NEW YORK (The Deal) -- While activists have called for Darden Restaurants (DRI) to spin off its Red Lobster chain, Jeffrey Smith's Starboard Value LP actually wants the restaurant conglomerate to hold off, at least for now.
New York-based Starboard, which owns a 5.5% stake in Darden, sent a letter to Darden CEO Clarence Otis on Tuesday, indicating that Darden should hold off on spinning off Red Lobster so it can explore a full range of strategic alternatives.
"We believe the company should more fully evaluate all available operational, financial, and strategic alternatives for Darden in order to create and execute on a comprehensive plan to address all aspects of the business and to ensure the best possible outcome for all shareholders," Smith wrote in his letter.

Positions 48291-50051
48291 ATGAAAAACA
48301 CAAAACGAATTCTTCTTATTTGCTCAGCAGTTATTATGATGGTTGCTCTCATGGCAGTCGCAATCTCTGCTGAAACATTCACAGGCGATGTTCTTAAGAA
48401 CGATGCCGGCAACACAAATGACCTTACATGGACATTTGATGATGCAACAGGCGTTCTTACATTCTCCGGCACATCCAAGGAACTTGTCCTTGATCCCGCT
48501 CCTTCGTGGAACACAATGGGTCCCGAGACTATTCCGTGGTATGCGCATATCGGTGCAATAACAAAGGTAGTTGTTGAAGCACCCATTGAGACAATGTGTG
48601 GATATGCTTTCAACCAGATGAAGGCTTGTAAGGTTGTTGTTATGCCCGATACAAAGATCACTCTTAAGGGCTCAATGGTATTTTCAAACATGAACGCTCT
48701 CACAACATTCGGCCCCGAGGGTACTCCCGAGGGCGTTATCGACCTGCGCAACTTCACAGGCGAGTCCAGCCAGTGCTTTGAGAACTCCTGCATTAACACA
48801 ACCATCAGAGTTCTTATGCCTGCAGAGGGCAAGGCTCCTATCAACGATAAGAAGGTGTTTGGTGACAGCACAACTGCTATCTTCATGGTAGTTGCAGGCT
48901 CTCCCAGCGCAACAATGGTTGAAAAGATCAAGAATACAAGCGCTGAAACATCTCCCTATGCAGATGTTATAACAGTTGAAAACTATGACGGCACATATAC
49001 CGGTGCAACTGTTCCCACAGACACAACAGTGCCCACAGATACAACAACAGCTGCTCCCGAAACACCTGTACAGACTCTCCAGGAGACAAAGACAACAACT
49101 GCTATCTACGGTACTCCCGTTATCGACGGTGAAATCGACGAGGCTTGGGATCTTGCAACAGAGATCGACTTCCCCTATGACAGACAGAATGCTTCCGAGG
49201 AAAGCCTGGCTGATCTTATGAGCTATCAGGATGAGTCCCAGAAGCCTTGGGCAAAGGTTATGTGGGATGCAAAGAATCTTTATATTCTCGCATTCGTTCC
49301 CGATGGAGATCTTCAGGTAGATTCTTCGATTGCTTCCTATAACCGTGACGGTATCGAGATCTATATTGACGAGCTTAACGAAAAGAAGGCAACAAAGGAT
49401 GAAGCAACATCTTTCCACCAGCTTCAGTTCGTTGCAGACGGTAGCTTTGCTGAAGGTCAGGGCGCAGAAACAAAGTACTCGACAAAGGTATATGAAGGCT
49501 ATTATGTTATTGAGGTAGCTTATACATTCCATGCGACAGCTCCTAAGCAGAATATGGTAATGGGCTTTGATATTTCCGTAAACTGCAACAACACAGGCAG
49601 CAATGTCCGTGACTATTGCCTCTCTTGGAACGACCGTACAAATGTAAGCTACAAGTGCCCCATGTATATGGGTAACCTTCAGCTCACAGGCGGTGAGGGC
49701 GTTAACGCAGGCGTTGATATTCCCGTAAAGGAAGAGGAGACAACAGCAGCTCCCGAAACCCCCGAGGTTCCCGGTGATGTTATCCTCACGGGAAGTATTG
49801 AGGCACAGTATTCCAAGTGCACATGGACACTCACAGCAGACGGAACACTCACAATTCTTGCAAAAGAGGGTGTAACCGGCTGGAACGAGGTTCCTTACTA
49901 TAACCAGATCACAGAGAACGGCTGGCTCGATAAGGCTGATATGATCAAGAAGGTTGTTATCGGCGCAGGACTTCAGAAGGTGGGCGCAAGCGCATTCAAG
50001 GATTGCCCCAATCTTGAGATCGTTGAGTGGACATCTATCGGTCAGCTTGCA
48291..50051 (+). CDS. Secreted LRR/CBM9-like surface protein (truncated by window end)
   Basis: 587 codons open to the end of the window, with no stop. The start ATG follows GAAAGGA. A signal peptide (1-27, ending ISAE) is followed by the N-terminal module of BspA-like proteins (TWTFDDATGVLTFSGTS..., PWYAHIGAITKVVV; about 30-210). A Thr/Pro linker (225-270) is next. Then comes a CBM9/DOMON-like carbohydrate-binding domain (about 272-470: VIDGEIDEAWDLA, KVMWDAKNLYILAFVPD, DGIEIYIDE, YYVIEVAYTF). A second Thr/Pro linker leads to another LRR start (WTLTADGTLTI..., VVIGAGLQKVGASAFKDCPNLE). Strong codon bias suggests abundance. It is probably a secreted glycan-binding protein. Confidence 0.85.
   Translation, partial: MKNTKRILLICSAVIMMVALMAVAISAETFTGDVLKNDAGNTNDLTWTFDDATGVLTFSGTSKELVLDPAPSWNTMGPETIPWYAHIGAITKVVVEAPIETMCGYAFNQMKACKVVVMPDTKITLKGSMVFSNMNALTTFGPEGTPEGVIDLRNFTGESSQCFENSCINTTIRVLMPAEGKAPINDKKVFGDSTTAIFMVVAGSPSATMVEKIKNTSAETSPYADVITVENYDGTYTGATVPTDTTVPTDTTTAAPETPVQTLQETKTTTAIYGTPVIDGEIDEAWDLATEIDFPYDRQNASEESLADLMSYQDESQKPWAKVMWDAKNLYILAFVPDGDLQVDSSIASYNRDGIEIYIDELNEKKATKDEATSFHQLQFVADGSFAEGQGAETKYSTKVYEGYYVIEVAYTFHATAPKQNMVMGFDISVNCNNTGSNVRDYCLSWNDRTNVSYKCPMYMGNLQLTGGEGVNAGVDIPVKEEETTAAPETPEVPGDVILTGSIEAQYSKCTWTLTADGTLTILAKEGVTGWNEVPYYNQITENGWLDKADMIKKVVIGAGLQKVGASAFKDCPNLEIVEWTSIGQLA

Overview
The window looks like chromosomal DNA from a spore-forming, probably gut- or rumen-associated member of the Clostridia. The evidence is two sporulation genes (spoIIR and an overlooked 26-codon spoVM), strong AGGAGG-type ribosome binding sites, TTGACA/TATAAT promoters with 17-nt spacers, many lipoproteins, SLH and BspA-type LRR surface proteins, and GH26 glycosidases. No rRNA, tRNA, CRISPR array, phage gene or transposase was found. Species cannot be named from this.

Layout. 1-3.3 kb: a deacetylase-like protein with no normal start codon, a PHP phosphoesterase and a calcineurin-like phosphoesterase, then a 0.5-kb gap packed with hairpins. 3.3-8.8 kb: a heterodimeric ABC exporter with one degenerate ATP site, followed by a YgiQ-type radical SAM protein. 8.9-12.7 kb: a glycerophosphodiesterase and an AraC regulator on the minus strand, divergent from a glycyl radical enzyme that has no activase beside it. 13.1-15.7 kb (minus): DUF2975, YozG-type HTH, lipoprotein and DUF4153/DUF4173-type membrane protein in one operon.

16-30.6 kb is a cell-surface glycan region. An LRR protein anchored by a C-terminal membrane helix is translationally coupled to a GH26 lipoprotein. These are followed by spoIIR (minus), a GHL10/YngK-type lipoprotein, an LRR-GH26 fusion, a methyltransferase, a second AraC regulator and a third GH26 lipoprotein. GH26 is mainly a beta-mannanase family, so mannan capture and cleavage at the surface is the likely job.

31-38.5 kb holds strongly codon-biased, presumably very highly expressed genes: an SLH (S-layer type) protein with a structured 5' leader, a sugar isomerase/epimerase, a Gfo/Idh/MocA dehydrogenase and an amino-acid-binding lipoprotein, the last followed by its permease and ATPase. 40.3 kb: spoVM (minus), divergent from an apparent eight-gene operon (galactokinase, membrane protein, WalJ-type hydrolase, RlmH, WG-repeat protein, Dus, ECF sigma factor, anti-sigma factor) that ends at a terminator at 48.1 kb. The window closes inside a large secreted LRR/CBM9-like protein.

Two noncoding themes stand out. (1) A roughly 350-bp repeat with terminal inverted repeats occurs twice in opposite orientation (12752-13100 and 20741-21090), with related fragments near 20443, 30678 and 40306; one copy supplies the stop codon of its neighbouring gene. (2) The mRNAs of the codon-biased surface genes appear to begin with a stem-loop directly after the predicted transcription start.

Starboard is calling for Darden to spin off its real estate, franchise company-owned stores and reduce costs.Orlando, Fla.-based Darden said on Dec. 19 that it will look to either sell or spin off Red Lobster and hired Goldman, Sachs & Co. to help look at its options. Industry sources said they believe Red Lobster can fetch less than $2 billion in a sale. However, New York hedge fund Barington Capital Group LP, a 2% Darden shareholder, has been demanding that Darden spin off Olive Garden as well as Red Lobster and also wants the company to spin off its real estate assets into a separate REIT. Barington said it believes that Darden's real estate is worth around $4 billion. Barington and Starboard have accused Darden's management of doing just the bare minimum to increase shareholder value. "It appears to us that the proposed plan is a hurried, reactive attempt, in the face of shareholder pressure, to do the bare minimum to appease shareholders and distract from the company's underlying problems, rather than the result of an informed and comprehensive review of all available opportunities to create shareholder value," Smith wrote. Starboard said it believes that if Red Lobster was spun off into a public company, it would be trading lower than its industry peers, including Darden. Meanwhile, Barington has scheduled a webcast for Jan. 30, when it will explain why it is still disappointed with Darden's proposed changes. The firm has been pressuring Darden to spin off Red Lobster and Olive Garden from its growth chains, including Yard House, Capital Grille, LongHorn Steakhouse, Seasons 52, Eddie V's and Bahama Breeze. "Given the negative reaction to the announcement of the proposed Red Lobster separation, shareholders are also clearly dissatisfied with the current proposal," Smith wrote. Darden shares were trading eight cents lower, to $50.88 on Tuesday afternoon, giving it a market capitalization of $6.6 billion. On Friday, Starboard nominated three director candidates to Wausau Paper Corp.'s nine-person board, arguing that the company is still deeply undervalued, should cut corporate overhead, repurchase $100 million in stock, issue a regular $1 per share dividend and "execute" on opportunities to drive improvements and attract shareholders. Neither Starboard nor Darden returned calls on Tuesday.
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